An Optocoupler or opto-isolator as it is also called, is a single electronic device that consists of a light emitting diode combined with either a photo-diode, photo-transistor or photo-triac to provide an optical signal path between an input connection and an output connection while maintaining electrical isolation between two circuits.
An opto-isolator consists of a light proof plastic body that has a typical breakdown voltages between the input (photo-diode) and the output (photo-transistor) circuit of up to 5000 volts. This electrical isolation is especially useful where the signal from a low voltage circuit such as a battery powered circuit, computer or microcontroller, is required to operate or control another external circuit operating at a potentially dangerous mains voltage.
The two components used in an opto-isolator, an optical transmitter such as an infra-red emitting Gallium Arsenide LED and an optical receiver such as a photo-transistor are closely optically coupled and use light to send signals and/or information between its input and output. This allows information to be transferred between circuits without an electrical connection or common ground potential.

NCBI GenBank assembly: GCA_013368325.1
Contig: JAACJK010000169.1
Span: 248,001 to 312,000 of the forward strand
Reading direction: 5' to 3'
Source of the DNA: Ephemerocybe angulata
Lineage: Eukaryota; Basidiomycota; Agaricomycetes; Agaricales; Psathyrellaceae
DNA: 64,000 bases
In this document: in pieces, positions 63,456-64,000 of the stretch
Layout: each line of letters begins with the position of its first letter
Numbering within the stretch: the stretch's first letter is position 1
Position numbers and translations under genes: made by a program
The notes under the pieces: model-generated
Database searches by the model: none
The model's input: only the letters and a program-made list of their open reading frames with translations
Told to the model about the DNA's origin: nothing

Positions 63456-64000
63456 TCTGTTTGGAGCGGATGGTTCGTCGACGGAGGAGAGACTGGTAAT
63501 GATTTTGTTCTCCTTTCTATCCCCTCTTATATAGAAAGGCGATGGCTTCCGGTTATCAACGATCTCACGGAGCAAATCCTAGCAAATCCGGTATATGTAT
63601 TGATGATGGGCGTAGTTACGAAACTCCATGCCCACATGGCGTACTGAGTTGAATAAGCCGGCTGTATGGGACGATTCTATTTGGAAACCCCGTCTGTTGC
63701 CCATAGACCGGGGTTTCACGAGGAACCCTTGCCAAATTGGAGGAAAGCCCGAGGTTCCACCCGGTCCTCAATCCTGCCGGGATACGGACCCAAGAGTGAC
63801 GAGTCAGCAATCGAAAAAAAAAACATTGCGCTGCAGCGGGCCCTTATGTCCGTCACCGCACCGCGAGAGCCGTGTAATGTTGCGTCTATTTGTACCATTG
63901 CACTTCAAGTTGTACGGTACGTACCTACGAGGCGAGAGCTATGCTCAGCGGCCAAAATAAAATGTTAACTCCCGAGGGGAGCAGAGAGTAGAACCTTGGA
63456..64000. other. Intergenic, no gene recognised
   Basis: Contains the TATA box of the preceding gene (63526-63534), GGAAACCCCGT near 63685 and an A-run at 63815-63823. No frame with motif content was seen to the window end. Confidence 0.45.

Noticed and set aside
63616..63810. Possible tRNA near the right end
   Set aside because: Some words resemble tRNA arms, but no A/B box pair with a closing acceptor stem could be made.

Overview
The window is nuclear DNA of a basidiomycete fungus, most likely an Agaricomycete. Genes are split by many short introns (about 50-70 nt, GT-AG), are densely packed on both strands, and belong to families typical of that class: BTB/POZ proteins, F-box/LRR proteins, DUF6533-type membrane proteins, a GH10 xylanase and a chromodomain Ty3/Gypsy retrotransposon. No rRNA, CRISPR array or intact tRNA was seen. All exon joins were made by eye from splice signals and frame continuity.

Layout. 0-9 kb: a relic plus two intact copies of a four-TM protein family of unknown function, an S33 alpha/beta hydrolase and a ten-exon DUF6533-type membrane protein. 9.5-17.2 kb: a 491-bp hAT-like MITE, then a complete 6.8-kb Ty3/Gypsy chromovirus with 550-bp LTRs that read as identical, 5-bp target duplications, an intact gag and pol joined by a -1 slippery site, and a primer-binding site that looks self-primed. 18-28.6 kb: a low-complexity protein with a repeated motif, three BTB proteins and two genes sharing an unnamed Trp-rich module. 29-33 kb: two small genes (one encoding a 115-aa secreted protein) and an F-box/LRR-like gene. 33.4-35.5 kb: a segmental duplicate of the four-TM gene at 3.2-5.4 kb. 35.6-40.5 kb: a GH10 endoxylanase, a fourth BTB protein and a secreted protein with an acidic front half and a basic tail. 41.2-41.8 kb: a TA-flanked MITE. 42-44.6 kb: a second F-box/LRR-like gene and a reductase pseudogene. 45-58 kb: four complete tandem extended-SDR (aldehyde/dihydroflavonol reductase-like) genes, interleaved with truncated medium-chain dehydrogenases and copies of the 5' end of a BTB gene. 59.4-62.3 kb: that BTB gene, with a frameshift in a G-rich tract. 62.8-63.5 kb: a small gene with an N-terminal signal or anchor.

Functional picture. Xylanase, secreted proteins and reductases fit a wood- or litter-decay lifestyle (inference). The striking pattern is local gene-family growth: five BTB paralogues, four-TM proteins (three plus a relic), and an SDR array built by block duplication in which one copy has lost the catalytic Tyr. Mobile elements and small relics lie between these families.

Opto-isolators are digital or switching devices, so they transfer either “ON-OFF” control signals or digital data. Analogue signals can be transferred by means of frequency or pulse-width modulation.
This circuit shows a 4N26 driving an SCR, which, in turn, is used to control an inductive load. The SCR is a sensitive-gate device ( 1 mA of gate current) and the 4N26 has a minimum-current transfer ratio of 0.2, so the 4N26 input current (IF) must be 5 mA. The 1-kΩ resistor prevents the SCR from triggering with small input changes, and the 1N4005 prevents the SCR from triggering with the self-induced voltage when the SCR turns off.